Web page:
I remembered I had a television show at three o’clock; that I left the house to play when that was over. My dad, however, came home at 3:10, just when I found my place in the sofa, just when the anime cuts into commercial and he missed all the drama and couldn’t possible understand the story anymore. I had already imagined he would ask again, “Why do you watch that? You don’t even know what they’re saying?” He couldn’t see I did understand the villain was the white one in purple armored plates—shoulder blades, kneecaps, helmet—and the hero was the guy in tattered orange clothes, the vagabond, who lost his friends in another dimension. Under the Japanese title the episode was written in English, End of Time. I heard my dad’s steel-toe boots stomp in the hallway. His prayer must’ve been short.

“Move, move.” My dad whined. “Where’s the remote?”

What a child.  Look at him: He was too lazy to remove the boots. They were still laced up to the shins. He put his legs on the ottoman and forgot my mom would scold him later if there was black shoe polish on the seat. I observed the old man needed attention like a baby; that he needed his food, water, a cool room, and some sleep. I wanted to ask, why were you upset little boy? Was it because I changed the Filipino channel into Japanese anime? Because you still have to warm the rice later and reheat the oil for dinner? Because you were still a Staff sergeant? The questions ran through my head, but I didn’t let the questions irritate and confuse him. I gave him the remote I had in my pocket. I let him warm in the throw pillow, let him lull in the sofa, let his eyes narrow at the tv, let his nose whistle as he fell asleep.

“You said I could have my I.D. today?” I whispered.

“Can it be later?” He mumbled in English. “I’m tired.”

“I just want to look at it only.”

He opened his wallet and gave it to me.

“It looks cool.” I flipped it front and back. “Very interesting.”

“Don’t lose it.”

He raised the volume on the tv.

Soon as I was alone, I found a little bit of silence to appreciate the card. The black letters had my brown eyes, my black hair, my weight, my social security number and my father’s social security number. There was a granular, gray photo of me in the center of the card. Ugly. How the poor lighting ruined the picture, the brightness capturing every shade in my dark face: My small nose, fat cheeks, round chin; could you tell I could breath, that I could chew my food, that I could talk?…I flipped the card over. I thought Alice’s I.D. wouldn’t have this trouble. Her light skin would fit in the tiny box. The photo would have caught her brown freckles; they were like paint dots on a lady bug; when she smiled her braces were pure silver you’d find in stones; her nose twinkled in spring; her chin and cheeks were soft as light…so on and so forth…Oh, on my I.D. card I thought this was also cool: In the correct lighting, you saw government emblem of an eagle clutching thunder bolts and tree branches in the other claw. It was colorful as a rainbow. This meant I could leave now, that I belonged to the base. I slipped the I.D. in my wallet. I looked at the window. I saw the blinds glow with its thin strips of light, and I took advantage of the sun.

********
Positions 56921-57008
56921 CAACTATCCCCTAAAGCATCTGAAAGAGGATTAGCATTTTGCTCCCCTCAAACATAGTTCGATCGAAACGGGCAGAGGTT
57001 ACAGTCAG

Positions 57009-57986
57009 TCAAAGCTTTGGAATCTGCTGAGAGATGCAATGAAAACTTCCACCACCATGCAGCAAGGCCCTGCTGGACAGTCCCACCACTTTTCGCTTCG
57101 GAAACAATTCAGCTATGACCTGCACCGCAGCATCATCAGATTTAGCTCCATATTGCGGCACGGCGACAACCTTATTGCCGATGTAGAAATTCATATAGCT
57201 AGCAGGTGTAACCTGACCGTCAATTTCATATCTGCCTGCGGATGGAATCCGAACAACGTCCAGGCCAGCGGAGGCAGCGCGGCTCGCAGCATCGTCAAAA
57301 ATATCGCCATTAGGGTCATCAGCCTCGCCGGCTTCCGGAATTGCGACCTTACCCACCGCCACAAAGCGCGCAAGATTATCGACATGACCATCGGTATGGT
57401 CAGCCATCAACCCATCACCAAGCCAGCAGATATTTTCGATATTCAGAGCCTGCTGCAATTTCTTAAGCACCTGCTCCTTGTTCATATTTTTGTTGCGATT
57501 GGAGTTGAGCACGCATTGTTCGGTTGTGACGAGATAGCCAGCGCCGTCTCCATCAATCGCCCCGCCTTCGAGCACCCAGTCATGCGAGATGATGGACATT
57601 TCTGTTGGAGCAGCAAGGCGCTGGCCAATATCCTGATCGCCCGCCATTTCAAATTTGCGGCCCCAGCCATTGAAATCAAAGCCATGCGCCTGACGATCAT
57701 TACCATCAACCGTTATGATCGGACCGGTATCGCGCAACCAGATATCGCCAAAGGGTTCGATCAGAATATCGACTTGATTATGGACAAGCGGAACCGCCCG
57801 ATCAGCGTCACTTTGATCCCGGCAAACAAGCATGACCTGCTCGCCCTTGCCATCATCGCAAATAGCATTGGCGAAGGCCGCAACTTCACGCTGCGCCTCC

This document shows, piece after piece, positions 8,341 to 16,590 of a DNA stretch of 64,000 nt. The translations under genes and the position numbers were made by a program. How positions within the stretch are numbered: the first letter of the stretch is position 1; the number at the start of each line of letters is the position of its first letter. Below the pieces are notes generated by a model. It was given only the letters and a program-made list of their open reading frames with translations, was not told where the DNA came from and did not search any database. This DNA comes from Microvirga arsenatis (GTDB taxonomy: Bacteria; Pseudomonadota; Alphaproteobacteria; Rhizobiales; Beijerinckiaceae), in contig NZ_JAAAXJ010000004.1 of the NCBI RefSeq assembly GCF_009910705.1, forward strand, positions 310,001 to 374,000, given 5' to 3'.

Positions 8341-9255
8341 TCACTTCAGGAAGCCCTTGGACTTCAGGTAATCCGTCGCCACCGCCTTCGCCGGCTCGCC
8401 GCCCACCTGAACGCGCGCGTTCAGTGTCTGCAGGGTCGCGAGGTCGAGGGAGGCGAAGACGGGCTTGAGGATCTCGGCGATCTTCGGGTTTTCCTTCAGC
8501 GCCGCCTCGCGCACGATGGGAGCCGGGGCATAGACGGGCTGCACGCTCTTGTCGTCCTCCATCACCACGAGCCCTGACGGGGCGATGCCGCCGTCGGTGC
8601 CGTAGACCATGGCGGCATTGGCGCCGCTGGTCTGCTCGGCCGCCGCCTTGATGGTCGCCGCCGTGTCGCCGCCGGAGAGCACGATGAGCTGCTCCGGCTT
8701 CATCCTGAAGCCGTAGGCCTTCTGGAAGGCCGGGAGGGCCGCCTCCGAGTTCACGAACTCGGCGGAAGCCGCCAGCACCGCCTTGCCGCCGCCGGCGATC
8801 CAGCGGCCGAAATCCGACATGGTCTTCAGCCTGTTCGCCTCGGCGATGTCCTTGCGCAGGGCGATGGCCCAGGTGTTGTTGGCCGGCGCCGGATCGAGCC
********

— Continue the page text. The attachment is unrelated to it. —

The clouds were muddy over the base. It was a sheet of cotton falling apart in the sky. The orange sun seemed to burn each cloud into air. I was sweating, hunched over, at the end of the street. You could walk anywhere if you kept your head down. But I knew you had to pass the Officer’s club, the libraries, the boonies, the boonies and more boonies on both side of the street, with their bamboo stems and elephant ear leaves broken on the road after a night of strong winds. There was Gate Five where there were cars gathering on the road, coming and leaving, rolling one inch at a time. The gate had two endless fences in where one side of the fence got lost into the boonies, while the other fence went up the green hill behind the gray building. After a closer look I realized Alice’s was right: There was the middle school on top of the hill, which meant these guys had Okinawa to themselves: White Beach with trailers you can sleep in overnight, Okuma Beach and the sea horses you’d find under any kind of rock, Camp Foster that also has a beach close by…They could just walk offbase anytime. Was this what they did after school instead playing games? I could see their parking lot and couldn’t find a single student playing four squares, tether ball, or peg against the cement walls.